With just under a year to go until Brexit, a worrying 96% of recruiters and HR managers are having to rethink their recruitment and hiring strategies to cope with Brexit, according to new research from LinkedIn.
Indeed, 46% of respondents are seeing a ‘big’ or ‘huge’ impact as the UK becomes less attractive to international talent.
The LinkedIn’s April Workforce Report, which examines job movement across the professional networking site’s 24m members in the UK and is designed to provide members, businesses and policymakers with evidence-based insights into the changing shape of the UK workforce, also shows that the UK is losing talent to the European Union.
This month the report also included the results of an independent ‘Recruiter Sentiment’ survey that gauges UK based in-house and agency recruiters’ confidence in their ability to fill available roles: reflecting the trends they are seeing in the marketplace.
The survey found that hiring professionals are seeing a negative impact on international hiring into the UK, with 37% of recruiters seeing a decrease in candidates from EU countries over the last quarter.
And it’s not just EU candidates being put off by Brexit either as recruiters are seeing a decrease in hires from such countries as the USA, Canada, Australia, South Africa too. This offers the worrying prospect that any fall in EU candidates won’t be filled easily by those from non-EU countries.
The figures highlight the negative impact on international hiring into the UK from the following countries over the last quarter:
- Italy – 37%
- France – 35%
- Germany – 35%
- Netherlands – 32%
- Spain – 29%
- Other 27 EU countries – 33%
The decrease in hires from non-EU countries:
- South Africa – 27%
- Canada – 27%
- Australia – 26%
- USA – 25%
Josh Graff, UK Country Manager at LinkedIn commented on the results of the survey:
“Changes in migration take a long time to bear out – but today we can see that the UK has gone from being a country that gains talent from EU nations, to one that loses professionals to them. For business leaders there are three things you can do now: talk to your HR team and find out what impact this is having on you, consider new sources of talent – including upskilling existing employees, and make sure you have conveyed your talent needs to professional associations and the government.’’
Graff continued: “The last two years have also seen a fall in the number of workers moving to the UK from elsewhere in the world. This isn’t people anticipating new visa rules; instead the perception of the UK being a good place to advance your career appears to have faltered. The UK is still a fantastic place to do business, and those thinking about relocating here should bear in mind that the caution of others could be their opportunity.’’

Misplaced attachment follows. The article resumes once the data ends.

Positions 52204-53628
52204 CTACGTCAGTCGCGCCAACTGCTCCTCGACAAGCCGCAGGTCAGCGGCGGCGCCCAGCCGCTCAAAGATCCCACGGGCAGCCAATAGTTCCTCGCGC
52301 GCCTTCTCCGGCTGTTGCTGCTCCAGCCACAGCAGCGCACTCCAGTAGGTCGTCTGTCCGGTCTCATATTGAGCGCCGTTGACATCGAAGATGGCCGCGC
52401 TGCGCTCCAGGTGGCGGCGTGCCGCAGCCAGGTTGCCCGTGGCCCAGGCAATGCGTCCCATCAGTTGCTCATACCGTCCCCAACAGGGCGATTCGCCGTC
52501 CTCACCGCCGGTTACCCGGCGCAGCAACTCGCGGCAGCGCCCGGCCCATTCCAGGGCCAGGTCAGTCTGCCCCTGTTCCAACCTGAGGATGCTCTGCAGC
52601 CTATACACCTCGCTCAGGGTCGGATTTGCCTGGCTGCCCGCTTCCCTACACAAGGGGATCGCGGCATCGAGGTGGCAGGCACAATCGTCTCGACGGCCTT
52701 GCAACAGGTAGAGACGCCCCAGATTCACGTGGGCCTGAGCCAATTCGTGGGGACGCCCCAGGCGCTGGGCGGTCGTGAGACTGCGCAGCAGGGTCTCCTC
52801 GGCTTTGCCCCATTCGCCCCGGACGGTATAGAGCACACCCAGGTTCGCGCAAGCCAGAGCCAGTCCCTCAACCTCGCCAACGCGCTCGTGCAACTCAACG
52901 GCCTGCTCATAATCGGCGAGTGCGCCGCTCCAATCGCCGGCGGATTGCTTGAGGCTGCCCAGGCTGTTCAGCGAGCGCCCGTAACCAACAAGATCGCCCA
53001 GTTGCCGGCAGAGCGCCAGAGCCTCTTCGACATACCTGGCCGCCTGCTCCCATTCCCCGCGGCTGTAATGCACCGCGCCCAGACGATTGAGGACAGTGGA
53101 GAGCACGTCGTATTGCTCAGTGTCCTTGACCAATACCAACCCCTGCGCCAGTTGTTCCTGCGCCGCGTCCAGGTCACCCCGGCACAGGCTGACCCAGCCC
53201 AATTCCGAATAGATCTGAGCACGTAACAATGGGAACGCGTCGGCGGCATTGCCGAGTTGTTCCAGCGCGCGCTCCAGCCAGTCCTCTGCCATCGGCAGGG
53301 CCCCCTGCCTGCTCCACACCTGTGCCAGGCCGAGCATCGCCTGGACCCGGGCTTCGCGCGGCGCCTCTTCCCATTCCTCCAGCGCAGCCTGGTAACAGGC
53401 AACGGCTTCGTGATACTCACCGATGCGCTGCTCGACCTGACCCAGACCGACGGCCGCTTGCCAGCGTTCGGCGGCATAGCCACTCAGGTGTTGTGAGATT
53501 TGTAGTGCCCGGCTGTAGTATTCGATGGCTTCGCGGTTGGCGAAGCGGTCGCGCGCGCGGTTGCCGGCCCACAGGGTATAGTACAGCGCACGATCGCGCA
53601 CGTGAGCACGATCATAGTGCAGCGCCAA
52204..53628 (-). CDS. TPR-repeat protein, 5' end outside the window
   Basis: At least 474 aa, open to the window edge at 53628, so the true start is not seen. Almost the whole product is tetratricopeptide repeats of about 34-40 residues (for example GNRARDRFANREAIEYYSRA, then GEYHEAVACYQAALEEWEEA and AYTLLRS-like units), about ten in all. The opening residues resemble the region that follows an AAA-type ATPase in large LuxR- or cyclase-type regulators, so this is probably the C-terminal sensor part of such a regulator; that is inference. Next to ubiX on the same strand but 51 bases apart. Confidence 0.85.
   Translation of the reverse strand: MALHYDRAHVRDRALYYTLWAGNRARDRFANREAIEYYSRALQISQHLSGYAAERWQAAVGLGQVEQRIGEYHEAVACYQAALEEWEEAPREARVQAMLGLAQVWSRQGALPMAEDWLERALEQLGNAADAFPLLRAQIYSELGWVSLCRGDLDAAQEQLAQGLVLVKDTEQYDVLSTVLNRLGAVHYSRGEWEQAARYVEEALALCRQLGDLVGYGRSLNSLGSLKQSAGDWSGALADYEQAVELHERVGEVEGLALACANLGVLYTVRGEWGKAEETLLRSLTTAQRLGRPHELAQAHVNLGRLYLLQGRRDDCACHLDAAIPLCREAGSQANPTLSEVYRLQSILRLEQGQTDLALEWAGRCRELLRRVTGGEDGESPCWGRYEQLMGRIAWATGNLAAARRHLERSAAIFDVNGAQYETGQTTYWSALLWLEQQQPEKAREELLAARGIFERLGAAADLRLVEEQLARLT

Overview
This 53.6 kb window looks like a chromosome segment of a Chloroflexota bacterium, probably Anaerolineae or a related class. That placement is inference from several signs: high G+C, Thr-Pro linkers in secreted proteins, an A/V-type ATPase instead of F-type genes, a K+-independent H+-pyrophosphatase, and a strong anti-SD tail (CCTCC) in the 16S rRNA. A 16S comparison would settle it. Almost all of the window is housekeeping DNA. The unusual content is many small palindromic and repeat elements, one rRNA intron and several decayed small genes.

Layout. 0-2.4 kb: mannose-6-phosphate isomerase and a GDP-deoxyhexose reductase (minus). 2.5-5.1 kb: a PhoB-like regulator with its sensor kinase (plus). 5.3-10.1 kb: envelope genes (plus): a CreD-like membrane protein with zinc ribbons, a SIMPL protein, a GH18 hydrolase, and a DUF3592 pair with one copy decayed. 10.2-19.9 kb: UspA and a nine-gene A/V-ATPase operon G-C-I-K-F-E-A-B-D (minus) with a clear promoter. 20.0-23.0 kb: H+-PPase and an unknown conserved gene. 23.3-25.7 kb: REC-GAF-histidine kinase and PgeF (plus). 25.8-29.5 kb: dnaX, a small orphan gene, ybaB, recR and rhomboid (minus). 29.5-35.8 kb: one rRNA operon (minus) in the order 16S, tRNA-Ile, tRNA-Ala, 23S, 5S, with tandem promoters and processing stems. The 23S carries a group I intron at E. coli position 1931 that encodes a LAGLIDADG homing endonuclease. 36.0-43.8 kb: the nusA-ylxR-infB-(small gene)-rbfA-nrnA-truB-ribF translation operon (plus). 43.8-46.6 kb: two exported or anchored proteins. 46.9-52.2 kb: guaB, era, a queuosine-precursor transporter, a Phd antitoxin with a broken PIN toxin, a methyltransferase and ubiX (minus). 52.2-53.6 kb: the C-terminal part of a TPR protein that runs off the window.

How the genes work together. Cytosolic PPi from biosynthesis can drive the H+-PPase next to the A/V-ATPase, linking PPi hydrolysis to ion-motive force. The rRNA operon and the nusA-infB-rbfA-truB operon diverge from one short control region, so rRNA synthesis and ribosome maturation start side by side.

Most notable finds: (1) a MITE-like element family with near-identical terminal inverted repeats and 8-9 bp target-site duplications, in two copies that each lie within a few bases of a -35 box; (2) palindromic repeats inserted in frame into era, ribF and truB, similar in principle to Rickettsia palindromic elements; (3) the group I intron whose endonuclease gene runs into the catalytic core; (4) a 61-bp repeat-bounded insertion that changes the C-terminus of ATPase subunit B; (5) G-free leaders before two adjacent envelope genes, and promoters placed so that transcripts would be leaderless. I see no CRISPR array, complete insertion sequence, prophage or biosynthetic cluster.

The survey also found that hiring professionals found the following were the top factors impacting hiring strategies because of Brexit:
- The availability of talent – 40%
- Business uncertainty – 38%
- Reluctance of candidates to move to the UK – 36%
- Competition from international businesses – 28%
The top sectors which according to talent professionals are impacted because of Brexit are:
- Healthcare – 13%
- Manufacturing – 11%
- Construction – 11%
- Education – 11%
- Banking and finance – 11%
- Retail – 10%
Jon Addison, Head of Talent Solutions at LinkedIn UK, offered some tips to ensure that employers and recruiters can still find and attract the best talent.
“Make more of what you already have: think about how you could upskill your existing team to ensure that your business is well equipped to navigate the more competitive external hiring landscape,” he said.
“Elevate your brand beyond borders. Make it appealing to the talent you need now, and in the future, to ensure your access to the talent pool you need – from the UK and abroad – is maintained.”
Addison concluded: “There are three important steps businesses can and should be taking to address the ‘access to talent’ challenges they face since the Brexit vote. “First, ensuring that long-term hiring strategies and workforce planning are aligned with business priorities is vital. HR teams should be leveraging workforce insights and data to ensure that in combination with their recruiters’ instincts, they make informed decisions and plan to hire talent not just for skills their business needs now, but will need in six to 12 months time too.”
“Second, make more of what you already have: think about how you could upskill your existing team to ensure that your business is well equipped to navigate the more competitive external hiring landscape. Think learning and development first.”
“And third, elevate your brand beyond borders. Make it appealing to the talent you need now, and in the future, to ensure your access to the talent pool you need – from the UK and abroad – is maintained.”
The survey didn’t just highlight concerns, despite all the unease about the impact of Brexit the overall confidence amongst talent professionals is relatively high as 71% still feel ‘very’ or ‘extremely’ confident about their ability to recruit the right talent and 48% have seen an increase in hiring over the first quarter of 2018. Over two-fifths (44%) have seen no change in hiring rates.
For those who have seen an increase in hiring, the main reasons behind this have been:
- Business growth – 56%
- More vacancies – 45%
- More suitable candidates on the market – 32%
- Sector specific needs – 28%